scriptEngine.getBinding(ScriptContext.ENGINE_SCOPE).clear();
Object o = scriptEngine.eval(“let square($a) -> $a*$a”);

It is possible to pass arbitrary Java object, to call methods of one from termware script:


scriptEngine.put(“x”,new Point(10,10));
Object o = scriptEngine.eval(“$x.getX()”);

Support of compilable optional interface.


Sometimes we need to use same script code fragment few times. In such cases better parse code fragment only once and then use preparsed script for faster evaluation. TermWare implements optional JSR223 Compilable interface, which allows us to receive compiled script from string or some reader, than call eval on it.

Example:


Compilable compilable = (Compilable)scriptEngine;
CompiledScript cs = compilable.compile(“square($x)”);
scriptEngine.put(“x”,10);
Object o = cs.eval();
scriptEngine.put(“x”,11);
o=cs.eval()

Support of invocable optional interface.


TermWare also implements optional Invocable interface of ScriptEngine. This allow us to define rule for some names inside system and then use ones via Invocation API. The most simple case is invokeFunction method:


 ScriptEngine scriptEngine = scriptEngineManager.getEngineByName(“termware”);
scriptEngine.eval(“let square($x) -> $x*$x;”);
Invocable invocable = (Invocable)scriptEngine;
Object o = invocable.invokeFunction(“square”,10);

Set of function can define interface. For example, let we have interface Summator:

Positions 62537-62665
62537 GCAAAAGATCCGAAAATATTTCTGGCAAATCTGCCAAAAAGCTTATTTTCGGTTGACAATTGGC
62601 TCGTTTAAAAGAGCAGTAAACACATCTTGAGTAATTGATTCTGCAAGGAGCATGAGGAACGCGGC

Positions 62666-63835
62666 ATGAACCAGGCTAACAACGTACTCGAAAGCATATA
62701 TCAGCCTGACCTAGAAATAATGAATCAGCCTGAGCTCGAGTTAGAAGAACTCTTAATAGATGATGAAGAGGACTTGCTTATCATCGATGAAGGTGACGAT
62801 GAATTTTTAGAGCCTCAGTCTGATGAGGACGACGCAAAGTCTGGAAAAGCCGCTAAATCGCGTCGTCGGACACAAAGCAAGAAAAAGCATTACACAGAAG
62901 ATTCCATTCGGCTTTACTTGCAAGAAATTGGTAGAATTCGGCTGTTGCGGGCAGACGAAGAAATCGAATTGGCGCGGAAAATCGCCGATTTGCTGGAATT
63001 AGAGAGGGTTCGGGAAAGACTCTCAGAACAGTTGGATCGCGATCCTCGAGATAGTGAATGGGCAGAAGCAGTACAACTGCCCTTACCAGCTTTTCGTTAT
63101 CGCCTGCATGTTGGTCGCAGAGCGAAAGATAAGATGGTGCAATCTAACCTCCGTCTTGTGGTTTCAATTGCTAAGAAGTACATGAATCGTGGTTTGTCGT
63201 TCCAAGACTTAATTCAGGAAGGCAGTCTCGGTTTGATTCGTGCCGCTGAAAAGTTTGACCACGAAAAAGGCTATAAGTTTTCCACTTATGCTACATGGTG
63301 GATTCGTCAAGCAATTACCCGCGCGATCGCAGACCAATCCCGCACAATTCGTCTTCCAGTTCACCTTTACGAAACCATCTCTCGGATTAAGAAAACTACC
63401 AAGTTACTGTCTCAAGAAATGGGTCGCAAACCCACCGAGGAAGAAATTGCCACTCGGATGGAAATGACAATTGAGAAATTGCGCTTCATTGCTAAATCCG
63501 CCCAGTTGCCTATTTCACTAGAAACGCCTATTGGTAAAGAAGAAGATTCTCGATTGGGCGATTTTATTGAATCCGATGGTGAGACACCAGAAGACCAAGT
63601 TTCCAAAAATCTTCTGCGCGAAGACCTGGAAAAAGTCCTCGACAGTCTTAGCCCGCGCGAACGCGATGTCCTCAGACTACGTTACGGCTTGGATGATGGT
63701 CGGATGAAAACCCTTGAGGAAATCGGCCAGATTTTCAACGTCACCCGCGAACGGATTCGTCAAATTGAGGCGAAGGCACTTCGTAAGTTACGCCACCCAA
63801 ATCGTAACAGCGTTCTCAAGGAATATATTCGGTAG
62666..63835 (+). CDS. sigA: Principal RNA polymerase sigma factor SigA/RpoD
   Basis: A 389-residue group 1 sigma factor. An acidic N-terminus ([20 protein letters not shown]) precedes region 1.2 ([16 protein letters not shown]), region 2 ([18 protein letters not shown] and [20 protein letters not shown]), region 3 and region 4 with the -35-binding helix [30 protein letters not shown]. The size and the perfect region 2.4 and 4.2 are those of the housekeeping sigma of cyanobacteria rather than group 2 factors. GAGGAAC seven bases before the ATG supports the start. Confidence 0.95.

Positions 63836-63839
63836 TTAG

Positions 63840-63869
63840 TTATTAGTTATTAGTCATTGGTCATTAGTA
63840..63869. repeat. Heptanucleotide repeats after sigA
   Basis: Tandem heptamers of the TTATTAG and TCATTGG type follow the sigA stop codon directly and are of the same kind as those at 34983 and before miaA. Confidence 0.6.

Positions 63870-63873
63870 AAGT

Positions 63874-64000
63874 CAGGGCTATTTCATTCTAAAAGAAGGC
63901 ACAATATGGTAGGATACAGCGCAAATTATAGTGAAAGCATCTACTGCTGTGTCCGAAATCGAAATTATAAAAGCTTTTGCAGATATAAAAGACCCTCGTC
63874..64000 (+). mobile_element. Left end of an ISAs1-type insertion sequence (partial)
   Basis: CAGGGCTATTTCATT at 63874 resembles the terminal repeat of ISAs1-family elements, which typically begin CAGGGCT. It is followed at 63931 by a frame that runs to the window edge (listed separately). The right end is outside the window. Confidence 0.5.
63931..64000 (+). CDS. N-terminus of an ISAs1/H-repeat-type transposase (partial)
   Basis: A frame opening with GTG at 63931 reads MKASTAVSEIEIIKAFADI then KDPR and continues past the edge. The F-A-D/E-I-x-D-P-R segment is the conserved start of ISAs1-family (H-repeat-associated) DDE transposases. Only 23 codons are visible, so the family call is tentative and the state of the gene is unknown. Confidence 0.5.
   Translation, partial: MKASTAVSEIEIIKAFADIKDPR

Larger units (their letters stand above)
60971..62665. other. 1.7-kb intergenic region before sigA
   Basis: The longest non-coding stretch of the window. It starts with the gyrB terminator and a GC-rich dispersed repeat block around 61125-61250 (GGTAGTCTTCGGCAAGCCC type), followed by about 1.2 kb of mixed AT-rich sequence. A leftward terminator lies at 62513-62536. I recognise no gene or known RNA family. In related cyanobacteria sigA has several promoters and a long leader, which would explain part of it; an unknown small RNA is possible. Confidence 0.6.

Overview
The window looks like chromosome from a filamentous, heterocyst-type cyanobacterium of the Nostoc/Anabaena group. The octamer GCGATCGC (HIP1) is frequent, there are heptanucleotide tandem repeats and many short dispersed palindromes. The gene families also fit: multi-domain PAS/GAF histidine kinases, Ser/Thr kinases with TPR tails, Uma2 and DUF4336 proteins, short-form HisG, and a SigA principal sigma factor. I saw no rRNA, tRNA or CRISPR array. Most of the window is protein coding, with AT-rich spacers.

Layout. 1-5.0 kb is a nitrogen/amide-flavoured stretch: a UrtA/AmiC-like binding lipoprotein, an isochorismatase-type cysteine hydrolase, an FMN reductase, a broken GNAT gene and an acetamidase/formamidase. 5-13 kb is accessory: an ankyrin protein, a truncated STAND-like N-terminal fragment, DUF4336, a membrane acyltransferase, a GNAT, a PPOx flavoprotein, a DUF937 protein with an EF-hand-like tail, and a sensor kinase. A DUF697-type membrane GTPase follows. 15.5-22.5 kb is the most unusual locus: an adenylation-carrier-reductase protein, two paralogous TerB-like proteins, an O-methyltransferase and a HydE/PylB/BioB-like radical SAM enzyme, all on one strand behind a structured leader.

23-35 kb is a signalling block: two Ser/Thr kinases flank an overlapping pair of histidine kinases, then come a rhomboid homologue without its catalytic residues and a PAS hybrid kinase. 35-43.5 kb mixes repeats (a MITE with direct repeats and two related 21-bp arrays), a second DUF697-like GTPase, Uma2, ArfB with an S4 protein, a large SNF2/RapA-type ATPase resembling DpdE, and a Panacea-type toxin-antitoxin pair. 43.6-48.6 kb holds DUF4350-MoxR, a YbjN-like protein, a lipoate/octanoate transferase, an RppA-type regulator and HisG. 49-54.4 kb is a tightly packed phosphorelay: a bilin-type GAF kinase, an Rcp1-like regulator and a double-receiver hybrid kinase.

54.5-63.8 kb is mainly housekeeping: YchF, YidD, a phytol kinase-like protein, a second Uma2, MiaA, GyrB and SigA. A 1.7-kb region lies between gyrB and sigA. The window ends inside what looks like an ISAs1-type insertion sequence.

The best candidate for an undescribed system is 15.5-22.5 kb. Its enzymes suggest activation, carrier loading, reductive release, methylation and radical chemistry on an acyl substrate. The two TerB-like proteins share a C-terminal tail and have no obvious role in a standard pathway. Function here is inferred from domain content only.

interface Summator
{
int sum(int x, int y);
double sum(double x, double y);
}

Then we can define rewriting rules for 'sum' method in TermWare and bind instance of script engine to this interface:


ScriptEngine scriptEngine = scriptEngineManager.getEngineByName(“termware”);
scriptEngine.eval(“let sum($x,$y) -> $x+$y;”);
Invocable invocable = (Invocable)scriptEngine;
Summator tSummator = invocable.getInterface(Summator.class);
int five = tSummator.sum(2,3);

Also we can map instances of TermWare objects to Java interfaces in the same manner. For example, let we need receive number and return string, which describe this number in natural language. In file systems/examples/Number2String.def we can find system, which do that.

Now, let's construct Java class, which will have method numberToString:

From Java side we need definition of interface:


public interface InWords {
String numberInWords(int number);
}


And method, which return this interface:


public static InWords createInwords()
{
ScriptEngine scriptEngine = scriptEngineManager.getEngineByName(“termware”);
Invocable invocable = (Invocable)scriptEngine;
return invocable.getInterface(“examples::Number2String”,InWords.class);
}

Rules of transforming terms to interfaces are simple: if term is atom or complex name, than termware try to resolve appropriative system and bind one to interface, otherwise if term is Java object which implements target interface, than we return this Java Object.


It is possible extend mapping of terms to objects, by using TypeConversions API, available by method TermWareInstance.getTypeConversions() (see API for details).


History of changes.